When it comes to manufacturing plant-based meat, he said, “What’s lacking is the infrastructure. Only in the last couple of years have we seen groups that have understood that companies need to invest big dollars into the production of plant based meat in Europe, North America, and Asia to reach critical mass and bring the unit economics down. Someone has to pay the bill for the infrastructure required as these products are much more complex to make than almond milk or soy milk.
“We are co-packed and it was [initially] challenging to get people to take the opportunity seriously. Now all of a sudden, the tables have turned because of the buzz and the headlines, and co-packers are saying, 'Oh god we’ve got to get into plant based. Who are those Alpha guys that knocked on our doors three years ago that we slammed the door on?' So the dynamics have shifted.”
He added: “What’s relevant here is scale. When we started, we decided to build a scalable company with a big vision to be a globally relevant protein player on the plant based side and we had to find manufacturing partners that could scale with us. That meant that we had these gigantic minimum run sizes. Sometimes there was some flexibility, but sometimes not; it was a case of it is what it is, take it or leave it.
“However, Loren and myself had a number of years of experience working with co-manufacturers and a lot of pre-existing relationships, so that really helped us forge ahead.”
‘Just because a steak has one ingredient, doesn’t mean that it’s healthy’
Asked whether plant-based meat products were getting a reputation as ‘highly processed,’ he said: “I think in general, people feel better about what they are putting into their bodies [when they select plant-based] for a variety of reasons, but we’ve become very aware of certain ingredients that may be problematic for certain retailers – things like palm oil or carrageenan or whatever.”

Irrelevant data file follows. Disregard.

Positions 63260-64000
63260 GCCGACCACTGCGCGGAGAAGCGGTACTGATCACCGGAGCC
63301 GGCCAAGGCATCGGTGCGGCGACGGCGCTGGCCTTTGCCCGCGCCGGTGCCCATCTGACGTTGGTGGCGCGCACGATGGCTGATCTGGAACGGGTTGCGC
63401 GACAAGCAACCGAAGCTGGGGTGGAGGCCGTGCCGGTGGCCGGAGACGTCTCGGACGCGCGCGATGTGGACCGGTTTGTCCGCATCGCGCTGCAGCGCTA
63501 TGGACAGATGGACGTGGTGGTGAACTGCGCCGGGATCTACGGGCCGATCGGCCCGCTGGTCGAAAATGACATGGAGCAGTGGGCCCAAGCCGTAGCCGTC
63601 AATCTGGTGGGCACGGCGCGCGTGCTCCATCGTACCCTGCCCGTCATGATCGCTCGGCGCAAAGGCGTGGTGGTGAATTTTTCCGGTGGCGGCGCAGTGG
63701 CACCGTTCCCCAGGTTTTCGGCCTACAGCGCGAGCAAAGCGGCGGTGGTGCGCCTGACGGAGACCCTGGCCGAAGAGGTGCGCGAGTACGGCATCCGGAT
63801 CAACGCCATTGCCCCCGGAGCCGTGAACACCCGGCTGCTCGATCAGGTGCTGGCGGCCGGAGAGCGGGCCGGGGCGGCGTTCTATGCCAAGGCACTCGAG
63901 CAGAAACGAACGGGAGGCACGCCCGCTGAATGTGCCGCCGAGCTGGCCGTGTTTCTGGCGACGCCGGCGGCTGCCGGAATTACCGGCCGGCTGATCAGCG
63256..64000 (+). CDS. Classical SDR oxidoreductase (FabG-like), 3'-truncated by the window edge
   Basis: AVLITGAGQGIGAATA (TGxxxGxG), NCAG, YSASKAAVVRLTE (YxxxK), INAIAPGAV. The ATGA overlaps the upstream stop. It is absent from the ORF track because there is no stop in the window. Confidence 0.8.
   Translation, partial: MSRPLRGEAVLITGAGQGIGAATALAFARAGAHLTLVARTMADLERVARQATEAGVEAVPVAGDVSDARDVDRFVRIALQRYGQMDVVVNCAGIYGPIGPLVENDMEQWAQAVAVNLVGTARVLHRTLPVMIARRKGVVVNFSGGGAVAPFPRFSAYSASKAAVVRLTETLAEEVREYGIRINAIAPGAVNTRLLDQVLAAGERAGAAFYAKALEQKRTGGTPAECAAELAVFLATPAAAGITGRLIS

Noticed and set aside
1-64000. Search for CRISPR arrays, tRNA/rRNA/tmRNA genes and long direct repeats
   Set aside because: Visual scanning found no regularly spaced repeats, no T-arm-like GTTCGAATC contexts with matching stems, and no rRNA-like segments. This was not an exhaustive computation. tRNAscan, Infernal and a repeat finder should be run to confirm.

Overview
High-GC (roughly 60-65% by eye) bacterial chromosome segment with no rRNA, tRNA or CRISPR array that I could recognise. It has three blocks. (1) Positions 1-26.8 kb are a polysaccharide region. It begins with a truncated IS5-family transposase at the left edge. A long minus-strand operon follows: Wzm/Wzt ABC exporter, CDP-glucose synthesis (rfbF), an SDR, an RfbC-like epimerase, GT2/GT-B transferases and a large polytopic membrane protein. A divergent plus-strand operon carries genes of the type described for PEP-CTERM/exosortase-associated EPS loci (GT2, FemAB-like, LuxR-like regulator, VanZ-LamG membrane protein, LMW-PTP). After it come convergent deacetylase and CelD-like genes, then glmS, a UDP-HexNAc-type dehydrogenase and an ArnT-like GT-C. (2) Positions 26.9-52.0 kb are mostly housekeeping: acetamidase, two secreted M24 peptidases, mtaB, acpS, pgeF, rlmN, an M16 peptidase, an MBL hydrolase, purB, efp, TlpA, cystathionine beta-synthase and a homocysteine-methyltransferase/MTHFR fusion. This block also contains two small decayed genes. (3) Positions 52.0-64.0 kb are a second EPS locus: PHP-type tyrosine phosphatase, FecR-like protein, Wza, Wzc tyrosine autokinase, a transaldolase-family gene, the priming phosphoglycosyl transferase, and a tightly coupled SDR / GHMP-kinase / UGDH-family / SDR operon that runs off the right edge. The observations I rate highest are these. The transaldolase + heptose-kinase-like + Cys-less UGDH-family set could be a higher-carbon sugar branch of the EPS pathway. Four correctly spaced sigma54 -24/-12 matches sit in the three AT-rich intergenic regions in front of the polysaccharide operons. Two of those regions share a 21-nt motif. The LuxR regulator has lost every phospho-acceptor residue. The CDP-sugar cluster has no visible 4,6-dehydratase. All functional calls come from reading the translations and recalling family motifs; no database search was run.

That said, “just because a steak has one ingredient, doesn’t mean that it’s healthy,” he observed. “We also know from the WHO that processed meat is linked to [a higher risk of certain] cancers, and I think the general populace is accepting [of the level of processing in plant-based foods].”
Labeling debate ‘legitimizes the plant-based sector and raises awareness’
Frustrating though state level bills attempting to restrict the use of ‘meaty terminology’ on plant-based foods are for plant-based brands, he said: “I actually think this debate legitimizes the plant-based sector and raises awareness, as people that have no clue what plant-based meat is are now reading about it in the papers and in their news feeds.
“I hope that industry efforts [to fight such state level bills] prevail but also that sanity prevails, because it’s just absurd, no one is confused about these products.”
Glendale-CA-based Alpha Foods' meat analogs are made from non GMO soy, and vital wheat gluten, which are pretty standard source materials in the space, but also utilize proprietary recipes and processing techniques, claims CEO Loren Wallis.
"Soy and wheat do a phenomenal job, although we're testing the latest pea proteins, mycoproteins and legume proteins as well. I know pea proteins have worked well for some companies [eg. Beyond Meat], but we've found the ones we've used tend to break down more, and they don't create the structure that we want. They also have a pungent, prominent, flavor profile. The meatless meats in our product are made by co-packers, but they use Alpha-owned IP and we own the formulas."
“Right at the beginning, Cole and I sat down and imagined what the company should be: not a Mom and Pop operation, but something that could go to $100, $200 million, to no limits."
Loren Wallis, CEO, Alpha Foods
“In addition to having a great product and great timing, Alpha Foods has the ability to grow and scale at a much more rapid pace than many other players in this segment.”
Dan Y Altschuler Malek, senior venture partner, New Crop Capital